1. Bones: Everyone has the latest gadgets and huge touch-screen computers
Reality: Some labs like the FBI and state labs have advanced equipment. However, every crime lab cannot afford the equipment what you see on TV.
2. Bones: Solving cases with the constant fighting and tension between Brennan and Booth, or the tension between Ryan and Brennan.
Reality: All the tension may be entertaining, but it’s not realistic. At an actual crime scene, it’s just like any other job. There is a level of professionalism, and the drama is kept to a bare minimum.
3. Bones: The forensic anthropologist visits the families or suspects
Reality: To visit families or suspects is not a part of a forensic anthropologist’s job description. The detectives are the individuals who meet the families and interview the suspects.
4. Bones: Every single case is solved and complex
Reality: In reality, every case is not solved. Sometimes in cases DNA is not even found, just circumstantial evidence. Not everything connects as described in Reich’s novels or the TV show Bones.
5. Bones: Cases involve some sentimental or personal significance
Reality: Forensic anthropologist or detectives for that matter do not preside over a case that has emotional significance or personal value. This would be deemed as a conflict of interest and they would be taken off the case.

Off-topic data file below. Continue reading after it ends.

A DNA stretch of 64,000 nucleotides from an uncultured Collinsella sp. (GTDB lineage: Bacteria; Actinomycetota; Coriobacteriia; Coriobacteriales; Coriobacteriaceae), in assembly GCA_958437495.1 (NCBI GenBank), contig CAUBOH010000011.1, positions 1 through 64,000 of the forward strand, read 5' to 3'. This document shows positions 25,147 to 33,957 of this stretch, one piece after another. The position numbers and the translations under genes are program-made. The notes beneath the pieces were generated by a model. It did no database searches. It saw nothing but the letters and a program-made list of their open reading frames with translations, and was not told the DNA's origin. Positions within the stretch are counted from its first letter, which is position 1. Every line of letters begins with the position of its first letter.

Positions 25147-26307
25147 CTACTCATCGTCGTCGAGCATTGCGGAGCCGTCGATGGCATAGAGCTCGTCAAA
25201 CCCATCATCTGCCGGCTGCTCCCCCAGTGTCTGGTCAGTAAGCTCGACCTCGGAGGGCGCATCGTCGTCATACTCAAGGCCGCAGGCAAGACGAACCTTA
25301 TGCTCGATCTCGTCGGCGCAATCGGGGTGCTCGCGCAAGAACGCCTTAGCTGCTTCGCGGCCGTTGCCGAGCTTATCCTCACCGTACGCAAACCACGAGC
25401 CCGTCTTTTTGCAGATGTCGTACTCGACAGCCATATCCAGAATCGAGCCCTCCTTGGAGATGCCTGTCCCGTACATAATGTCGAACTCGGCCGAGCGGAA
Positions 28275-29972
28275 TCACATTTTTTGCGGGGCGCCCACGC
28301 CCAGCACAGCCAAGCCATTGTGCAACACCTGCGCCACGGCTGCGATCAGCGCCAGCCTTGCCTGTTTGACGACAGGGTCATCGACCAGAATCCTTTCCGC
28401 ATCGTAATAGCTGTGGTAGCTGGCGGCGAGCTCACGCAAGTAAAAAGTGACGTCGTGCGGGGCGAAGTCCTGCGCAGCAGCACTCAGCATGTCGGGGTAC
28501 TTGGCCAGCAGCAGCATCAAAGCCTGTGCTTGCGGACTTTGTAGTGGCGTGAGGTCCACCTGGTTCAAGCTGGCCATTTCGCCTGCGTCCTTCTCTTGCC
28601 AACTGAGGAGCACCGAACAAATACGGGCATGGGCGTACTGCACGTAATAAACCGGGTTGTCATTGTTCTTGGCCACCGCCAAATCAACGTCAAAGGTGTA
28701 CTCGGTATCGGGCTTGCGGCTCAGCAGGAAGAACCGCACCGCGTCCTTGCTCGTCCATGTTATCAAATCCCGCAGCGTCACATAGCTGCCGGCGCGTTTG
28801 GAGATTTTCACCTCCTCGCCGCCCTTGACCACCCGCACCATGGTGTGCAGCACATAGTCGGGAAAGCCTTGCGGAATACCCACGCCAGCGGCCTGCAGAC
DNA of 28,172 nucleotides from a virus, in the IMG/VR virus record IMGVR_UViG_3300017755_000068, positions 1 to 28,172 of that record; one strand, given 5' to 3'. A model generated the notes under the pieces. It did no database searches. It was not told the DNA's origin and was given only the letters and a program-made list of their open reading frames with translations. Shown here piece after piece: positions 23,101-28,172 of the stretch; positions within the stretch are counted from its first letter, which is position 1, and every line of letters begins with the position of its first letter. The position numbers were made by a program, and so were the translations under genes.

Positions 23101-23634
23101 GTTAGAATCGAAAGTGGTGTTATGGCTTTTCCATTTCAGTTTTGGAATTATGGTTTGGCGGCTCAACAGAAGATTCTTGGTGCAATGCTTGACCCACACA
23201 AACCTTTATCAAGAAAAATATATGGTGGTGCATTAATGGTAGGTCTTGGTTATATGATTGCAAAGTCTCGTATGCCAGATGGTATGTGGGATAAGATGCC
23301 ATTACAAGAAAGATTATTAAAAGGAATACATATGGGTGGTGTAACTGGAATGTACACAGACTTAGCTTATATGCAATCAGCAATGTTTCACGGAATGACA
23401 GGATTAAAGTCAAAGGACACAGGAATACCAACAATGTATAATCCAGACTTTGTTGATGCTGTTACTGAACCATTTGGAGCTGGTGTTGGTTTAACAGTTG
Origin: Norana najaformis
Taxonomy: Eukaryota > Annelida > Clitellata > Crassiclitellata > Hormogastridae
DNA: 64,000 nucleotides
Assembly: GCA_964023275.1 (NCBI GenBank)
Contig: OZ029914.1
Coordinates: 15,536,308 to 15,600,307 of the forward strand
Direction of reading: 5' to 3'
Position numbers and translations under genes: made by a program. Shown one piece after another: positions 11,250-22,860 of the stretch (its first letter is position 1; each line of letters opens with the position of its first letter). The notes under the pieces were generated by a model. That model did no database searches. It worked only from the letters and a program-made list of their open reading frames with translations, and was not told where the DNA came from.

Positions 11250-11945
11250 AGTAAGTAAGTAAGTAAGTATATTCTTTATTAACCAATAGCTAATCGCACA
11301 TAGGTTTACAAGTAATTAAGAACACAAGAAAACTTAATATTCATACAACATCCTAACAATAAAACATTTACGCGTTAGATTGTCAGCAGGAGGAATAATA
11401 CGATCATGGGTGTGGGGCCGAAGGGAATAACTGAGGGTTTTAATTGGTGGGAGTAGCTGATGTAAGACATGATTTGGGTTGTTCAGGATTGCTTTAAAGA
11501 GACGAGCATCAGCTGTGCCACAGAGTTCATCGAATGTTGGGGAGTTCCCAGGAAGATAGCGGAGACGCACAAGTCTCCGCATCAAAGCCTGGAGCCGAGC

6. Bones: All these elaborate tests and experiments are conducted in the lab to solve cases (wood chipper)
Reality: Usually, forensic anthropologists have a certain protocol and guidelines they follow to gather information about their unknown subject. Diverging from these guidelines and trying experimental methods could jeopardize the credibility of the evidence found.
Conclusion: While both the novel and TV show have inaccurate representation of forensic anthropology, the novel is still the more of accurate of the two. The novel is a more accurate representation because it abides by some of the protocols and...